Waking Up

American History X (1998) by Tony Kaye
Other films by Tony Kaye: Snowblind (2004), Black Water Transit (2009), Detachment (2011)
First saw the film for my Philosophy of Religion class, I believe, but I remember that my attention wasn’t really focused that much on the content rather to the pleasure of just watching the film. This time around, it really had a good effect on me. The content really is heavy and grappling, but what makes it confusing is how it has yet and doesn’t leave an emotional attachment to me whatsoever. Maybe I can appreciate the content of the film but, due to my disposition, just can’t really help not connecting with it. The cinematography was above average and there were numerous scenes that make it stand out. Like the opening scene and when Derek was being arrested. Or the flashback shots of the beach. But majority of the time, you feel a sense of disclosure and claustrophobic reaction to the way the story was presented. You don’t get the feel of being inside a household because of the crowded angles of the scene, nor the feeling of being in a party because of the same reason. These are either a hit or miss from Tony Kaye.


Directing:  A historical opening scene from Danny’s perspective. The slow-motion effect of the scene and the complementary music to back it up makes it a classic

The cinematography has an indie feel to it. However, some of the editing cuts were irrelevant to the whole scheme of things. The grocery scene was intense and the conversation about it over lunch was a good follow for it. Derek’s arguments lacked the foundational evidence for his premises though.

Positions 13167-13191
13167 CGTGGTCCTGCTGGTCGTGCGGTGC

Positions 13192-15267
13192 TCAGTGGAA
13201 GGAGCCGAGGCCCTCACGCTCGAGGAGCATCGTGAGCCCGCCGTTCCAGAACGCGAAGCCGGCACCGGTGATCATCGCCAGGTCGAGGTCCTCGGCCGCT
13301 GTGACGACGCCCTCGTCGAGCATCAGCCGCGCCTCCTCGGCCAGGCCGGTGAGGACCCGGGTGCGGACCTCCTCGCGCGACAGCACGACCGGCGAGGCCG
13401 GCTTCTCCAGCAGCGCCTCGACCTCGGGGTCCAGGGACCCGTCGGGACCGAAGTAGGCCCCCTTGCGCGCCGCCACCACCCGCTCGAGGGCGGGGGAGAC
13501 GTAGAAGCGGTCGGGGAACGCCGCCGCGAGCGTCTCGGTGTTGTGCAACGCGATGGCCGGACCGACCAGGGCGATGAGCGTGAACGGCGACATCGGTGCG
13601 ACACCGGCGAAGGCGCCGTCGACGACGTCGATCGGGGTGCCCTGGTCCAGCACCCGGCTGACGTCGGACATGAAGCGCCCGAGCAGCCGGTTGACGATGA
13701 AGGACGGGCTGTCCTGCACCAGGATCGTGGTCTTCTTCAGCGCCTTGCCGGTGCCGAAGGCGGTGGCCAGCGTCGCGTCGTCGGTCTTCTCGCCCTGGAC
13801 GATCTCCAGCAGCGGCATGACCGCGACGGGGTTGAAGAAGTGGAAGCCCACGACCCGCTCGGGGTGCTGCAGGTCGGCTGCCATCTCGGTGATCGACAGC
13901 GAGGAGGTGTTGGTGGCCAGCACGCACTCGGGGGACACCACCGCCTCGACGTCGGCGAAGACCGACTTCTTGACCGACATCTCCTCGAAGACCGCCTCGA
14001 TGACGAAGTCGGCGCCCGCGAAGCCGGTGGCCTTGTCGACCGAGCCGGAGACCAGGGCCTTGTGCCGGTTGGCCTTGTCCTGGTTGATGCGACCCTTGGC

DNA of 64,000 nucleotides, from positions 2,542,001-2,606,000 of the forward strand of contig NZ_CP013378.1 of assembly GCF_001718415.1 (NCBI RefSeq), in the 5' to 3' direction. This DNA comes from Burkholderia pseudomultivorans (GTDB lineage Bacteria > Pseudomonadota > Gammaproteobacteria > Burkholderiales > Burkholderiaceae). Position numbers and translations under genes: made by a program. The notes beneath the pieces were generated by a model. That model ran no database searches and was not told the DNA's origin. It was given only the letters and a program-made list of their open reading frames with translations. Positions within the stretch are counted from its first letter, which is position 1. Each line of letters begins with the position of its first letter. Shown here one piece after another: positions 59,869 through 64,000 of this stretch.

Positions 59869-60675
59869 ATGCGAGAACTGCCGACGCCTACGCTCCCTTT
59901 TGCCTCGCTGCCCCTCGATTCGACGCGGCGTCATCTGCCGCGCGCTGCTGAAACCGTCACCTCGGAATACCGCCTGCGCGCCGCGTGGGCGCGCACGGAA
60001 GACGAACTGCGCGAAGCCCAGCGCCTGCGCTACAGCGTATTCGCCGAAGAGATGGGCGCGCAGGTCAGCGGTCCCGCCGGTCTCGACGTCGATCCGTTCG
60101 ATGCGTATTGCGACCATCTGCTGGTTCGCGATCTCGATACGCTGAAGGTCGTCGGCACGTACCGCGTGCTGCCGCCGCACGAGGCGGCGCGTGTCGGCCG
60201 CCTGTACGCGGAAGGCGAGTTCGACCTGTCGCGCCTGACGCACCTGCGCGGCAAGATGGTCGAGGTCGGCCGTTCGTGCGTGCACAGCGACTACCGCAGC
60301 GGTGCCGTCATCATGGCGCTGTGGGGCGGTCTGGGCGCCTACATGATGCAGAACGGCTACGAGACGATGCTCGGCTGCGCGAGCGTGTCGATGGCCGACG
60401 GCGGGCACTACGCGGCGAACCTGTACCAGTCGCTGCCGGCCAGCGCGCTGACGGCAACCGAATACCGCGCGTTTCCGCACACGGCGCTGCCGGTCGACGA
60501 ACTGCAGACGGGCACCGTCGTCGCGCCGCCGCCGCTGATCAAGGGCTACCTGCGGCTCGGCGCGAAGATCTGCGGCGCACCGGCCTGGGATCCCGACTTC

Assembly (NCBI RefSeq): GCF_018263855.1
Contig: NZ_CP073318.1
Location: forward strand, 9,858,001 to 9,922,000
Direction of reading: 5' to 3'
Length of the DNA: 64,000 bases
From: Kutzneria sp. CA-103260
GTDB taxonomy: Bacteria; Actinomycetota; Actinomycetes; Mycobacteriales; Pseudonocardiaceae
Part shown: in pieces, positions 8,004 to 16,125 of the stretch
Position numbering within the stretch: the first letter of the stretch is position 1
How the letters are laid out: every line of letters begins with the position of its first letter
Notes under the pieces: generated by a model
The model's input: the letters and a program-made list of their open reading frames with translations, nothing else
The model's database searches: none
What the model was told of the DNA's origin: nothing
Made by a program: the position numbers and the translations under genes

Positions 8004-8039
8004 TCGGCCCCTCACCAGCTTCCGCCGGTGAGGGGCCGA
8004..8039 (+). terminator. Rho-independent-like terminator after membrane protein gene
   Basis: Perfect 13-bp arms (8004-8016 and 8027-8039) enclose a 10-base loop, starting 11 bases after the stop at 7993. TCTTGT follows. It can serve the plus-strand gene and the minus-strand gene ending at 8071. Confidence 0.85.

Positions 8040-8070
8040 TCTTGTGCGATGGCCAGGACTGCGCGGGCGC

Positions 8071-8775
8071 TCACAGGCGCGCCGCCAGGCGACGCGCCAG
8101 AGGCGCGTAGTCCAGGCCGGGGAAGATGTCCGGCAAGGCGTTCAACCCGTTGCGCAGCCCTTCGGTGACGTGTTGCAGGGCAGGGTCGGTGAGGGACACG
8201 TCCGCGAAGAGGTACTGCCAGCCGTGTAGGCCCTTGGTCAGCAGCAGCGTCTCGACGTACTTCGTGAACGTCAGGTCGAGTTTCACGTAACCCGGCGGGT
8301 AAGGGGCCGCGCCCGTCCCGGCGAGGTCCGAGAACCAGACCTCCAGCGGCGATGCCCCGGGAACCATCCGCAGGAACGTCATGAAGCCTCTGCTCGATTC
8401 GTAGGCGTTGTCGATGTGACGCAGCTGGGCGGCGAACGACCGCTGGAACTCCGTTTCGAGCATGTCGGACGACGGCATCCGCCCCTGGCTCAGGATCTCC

The rape scene was since and thrilling.

Even though I believe the cinematography overachieved, the film could have worked better if it were longer. If the whole 3-year sentence in prison was highlighted even more and not just restricted to when Derek was telling the story of events to his brother. I believe it would benefit the audience and its impact to our perspective if we were allowed to enter more of Derek’s experiences in prison; how his prejudice and biases were moved and shifted, and how the backbone of his passion, which was almost like a religion, changed in there. It might be nice to connect with our anti-hero if all it took to change his perspective was a small connection with the “enemy”

Plot: A neo-nazi who’s extreme views against immigrants, non-white races, and how it gravely affects his lifestyle and the white economy is sent into prison and the reality of the human condition. There he meets what he biased called his “people” and the “enemies” but later finds out that the best person you can truly trust and depend on might be the one you’ve been despising all along. His beliefs and dogmatic prejudiced stance changes and as soon as he is freed, decides to erase his popular culture with the white propaganda and delivers the same internal realizations to his brother, who idolizes him and is on his way to turn out like him as well.

We learn a whole deal about prejudices and racism in this film, not to mention astoundingly the psychological effects of authorities towards the sensitivities of people. It was discreetly told that Derek’s point of view was greatly influenced by his racist father, and when the latter died of murder from a group of black people, this influence grew even deeper. And he was extremely motivated to flourish his growing hatred of thoughts into action when he was viewed as the new spokesperson and leader of the white propaganda. Every person needs an outlet to share their deepest passions, Derek was at the wrong time and place.

“People look at me and see my brother.”

“Has anything you done made your life better?”

“Life is too short to be pissed off.”

Characters/Acting: Norton’s acting never ceases to amaze. Incredible. His monologues were so convincing and critical it seems like he believes the words he speaks himself. And Furlong wasn’t lagging behind as well.

Score: The score that complements the cinematography is astounding that it gives a classical touch to it.

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